Central Sleep Apnea
CSA occurs when signals from the central nervous system fail to “tell” the lungs to breath. This may result in periods where the sufferer does not breath at all or extended periods of dysfunctional breathing where oxygen intake is too shallow.
These periods of shallow breathing may be followed by a period of breathing too deeply. This disordered oxygen intake is referred to as Cheyne-Stokes breathing.
Obstructive Sleep Apnea
As the name suggests, this type of sleep apnea is caused by an obstruction to the airway. Most often, this is the result of the rear of the throat temporarily “closing” while the sufferer sleeps.
Mixed Sleep Apnea
Mixed sleep apnea is a combination of OSA and CSA. In most cases of mixed sleep apnea, the OSA episodes are diagnosed and treated first. It is usually only when this problem is resolved that the CSA aspect of the condition is detected.
Who Suffers from Sleep Apnea?
While sleep apnea is more common in adults, roughly two to three percent of children are thought to suffer from the disorder. The condition is more likely to affect African Americans than Caucasians, though the reasons behind this are not fully understood.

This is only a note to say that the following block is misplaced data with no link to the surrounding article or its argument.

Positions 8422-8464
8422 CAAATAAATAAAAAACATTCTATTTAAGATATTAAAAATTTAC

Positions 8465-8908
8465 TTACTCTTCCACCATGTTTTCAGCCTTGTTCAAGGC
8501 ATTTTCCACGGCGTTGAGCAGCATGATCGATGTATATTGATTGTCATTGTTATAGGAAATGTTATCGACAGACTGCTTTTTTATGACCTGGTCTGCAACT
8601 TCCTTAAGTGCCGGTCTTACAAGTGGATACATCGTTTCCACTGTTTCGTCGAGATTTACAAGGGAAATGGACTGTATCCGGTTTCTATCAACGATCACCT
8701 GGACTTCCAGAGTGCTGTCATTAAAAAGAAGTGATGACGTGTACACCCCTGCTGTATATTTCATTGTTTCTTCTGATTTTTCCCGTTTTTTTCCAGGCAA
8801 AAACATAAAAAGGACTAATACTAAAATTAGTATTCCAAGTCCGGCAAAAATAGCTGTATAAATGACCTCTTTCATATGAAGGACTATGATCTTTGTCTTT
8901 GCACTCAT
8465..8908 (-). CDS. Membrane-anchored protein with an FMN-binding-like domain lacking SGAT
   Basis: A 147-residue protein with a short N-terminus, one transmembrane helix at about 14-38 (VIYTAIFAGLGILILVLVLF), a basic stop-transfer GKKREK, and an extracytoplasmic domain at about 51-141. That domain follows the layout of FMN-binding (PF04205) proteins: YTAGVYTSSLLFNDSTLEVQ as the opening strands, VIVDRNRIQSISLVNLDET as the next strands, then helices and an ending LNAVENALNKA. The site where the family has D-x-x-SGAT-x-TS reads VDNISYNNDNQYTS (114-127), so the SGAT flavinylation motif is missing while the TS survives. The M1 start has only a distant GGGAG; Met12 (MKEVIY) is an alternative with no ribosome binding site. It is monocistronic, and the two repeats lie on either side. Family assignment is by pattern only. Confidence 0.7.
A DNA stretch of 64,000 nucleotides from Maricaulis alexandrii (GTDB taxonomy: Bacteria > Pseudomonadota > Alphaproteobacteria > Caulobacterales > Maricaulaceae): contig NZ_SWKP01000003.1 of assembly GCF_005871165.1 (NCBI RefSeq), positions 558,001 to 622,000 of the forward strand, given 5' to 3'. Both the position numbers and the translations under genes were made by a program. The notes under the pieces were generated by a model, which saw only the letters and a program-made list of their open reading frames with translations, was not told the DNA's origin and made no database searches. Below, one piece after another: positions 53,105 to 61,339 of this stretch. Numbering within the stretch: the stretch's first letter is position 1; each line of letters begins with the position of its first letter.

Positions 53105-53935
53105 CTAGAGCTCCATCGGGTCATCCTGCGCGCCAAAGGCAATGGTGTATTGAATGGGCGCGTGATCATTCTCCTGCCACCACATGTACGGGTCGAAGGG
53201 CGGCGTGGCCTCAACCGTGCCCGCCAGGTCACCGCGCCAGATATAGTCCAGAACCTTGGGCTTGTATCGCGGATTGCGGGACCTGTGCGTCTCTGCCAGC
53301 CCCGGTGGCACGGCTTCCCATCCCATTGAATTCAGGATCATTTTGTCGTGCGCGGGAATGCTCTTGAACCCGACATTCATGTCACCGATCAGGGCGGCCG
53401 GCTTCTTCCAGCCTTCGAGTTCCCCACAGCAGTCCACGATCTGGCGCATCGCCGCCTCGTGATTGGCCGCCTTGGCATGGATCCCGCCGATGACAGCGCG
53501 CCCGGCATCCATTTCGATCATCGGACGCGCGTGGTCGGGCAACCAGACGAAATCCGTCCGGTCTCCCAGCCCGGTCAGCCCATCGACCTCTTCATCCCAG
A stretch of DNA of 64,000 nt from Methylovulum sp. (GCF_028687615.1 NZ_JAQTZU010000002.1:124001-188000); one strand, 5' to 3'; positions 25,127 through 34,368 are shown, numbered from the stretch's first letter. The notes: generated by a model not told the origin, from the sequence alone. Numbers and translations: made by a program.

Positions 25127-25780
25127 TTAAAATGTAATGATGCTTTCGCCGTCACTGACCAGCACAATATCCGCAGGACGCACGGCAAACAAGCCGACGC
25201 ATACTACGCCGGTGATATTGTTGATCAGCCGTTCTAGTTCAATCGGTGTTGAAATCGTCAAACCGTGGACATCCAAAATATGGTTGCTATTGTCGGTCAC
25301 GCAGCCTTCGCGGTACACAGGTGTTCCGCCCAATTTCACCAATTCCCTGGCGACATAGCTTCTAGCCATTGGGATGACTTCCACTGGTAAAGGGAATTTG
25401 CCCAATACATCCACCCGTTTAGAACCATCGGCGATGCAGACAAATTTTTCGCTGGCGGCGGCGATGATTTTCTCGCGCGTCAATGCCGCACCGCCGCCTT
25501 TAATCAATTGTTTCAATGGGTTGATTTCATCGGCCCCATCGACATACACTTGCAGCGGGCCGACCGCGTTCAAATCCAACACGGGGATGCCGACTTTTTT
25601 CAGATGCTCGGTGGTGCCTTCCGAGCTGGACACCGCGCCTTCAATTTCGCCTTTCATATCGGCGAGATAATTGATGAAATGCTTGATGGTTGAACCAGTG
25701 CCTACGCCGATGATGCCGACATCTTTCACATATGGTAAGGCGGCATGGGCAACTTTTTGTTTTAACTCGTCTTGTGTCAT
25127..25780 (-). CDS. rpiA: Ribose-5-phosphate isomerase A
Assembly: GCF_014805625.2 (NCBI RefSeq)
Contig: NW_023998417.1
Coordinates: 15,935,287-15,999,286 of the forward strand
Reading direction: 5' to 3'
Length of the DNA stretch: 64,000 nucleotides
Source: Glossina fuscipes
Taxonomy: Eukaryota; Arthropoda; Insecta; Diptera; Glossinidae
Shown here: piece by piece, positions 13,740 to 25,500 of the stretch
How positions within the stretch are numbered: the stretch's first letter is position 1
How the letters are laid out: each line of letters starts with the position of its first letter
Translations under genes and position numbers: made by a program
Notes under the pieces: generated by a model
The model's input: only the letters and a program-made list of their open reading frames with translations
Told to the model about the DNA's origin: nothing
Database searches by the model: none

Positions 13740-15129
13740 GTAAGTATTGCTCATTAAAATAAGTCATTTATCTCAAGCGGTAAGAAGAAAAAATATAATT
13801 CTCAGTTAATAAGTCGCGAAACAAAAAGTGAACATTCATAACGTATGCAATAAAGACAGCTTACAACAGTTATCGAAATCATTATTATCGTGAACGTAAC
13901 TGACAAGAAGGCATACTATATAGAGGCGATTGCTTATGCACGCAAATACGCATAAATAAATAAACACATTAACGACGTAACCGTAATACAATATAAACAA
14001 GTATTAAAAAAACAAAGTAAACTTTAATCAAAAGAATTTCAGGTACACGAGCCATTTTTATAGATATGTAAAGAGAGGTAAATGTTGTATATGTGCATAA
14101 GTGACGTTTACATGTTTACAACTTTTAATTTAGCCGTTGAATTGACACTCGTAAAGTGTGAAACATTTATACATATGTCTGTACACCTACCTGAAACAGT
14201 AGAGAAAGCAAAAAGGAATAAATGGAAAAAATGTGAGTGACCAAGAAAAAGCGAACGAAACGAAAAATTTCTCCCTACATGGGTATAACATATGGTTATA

OSA is more common in men than women. In fact, it is thought that as many as one in four men over 40 experience OSA. Despite its prevalence in men, 80 percent of people who suffer with this type of sleep apnea are unaware of the problem and go undiagnosed.
CSA often occurs in people who are already suffering from diseases of the cardiovascular, brain, or nervous system. For instance, it is quite common among people with Parkinson’s Disease or kidney failure and stroke survivors. CSA can also occur in people with severe arthritis when their condition affects the base of the skull or cervical spine.
Some of the main sleep apnea risk factors are:
- A family history of sleep apnea
- Being overweight
- Consuming alcohol
- A bigger neck circumference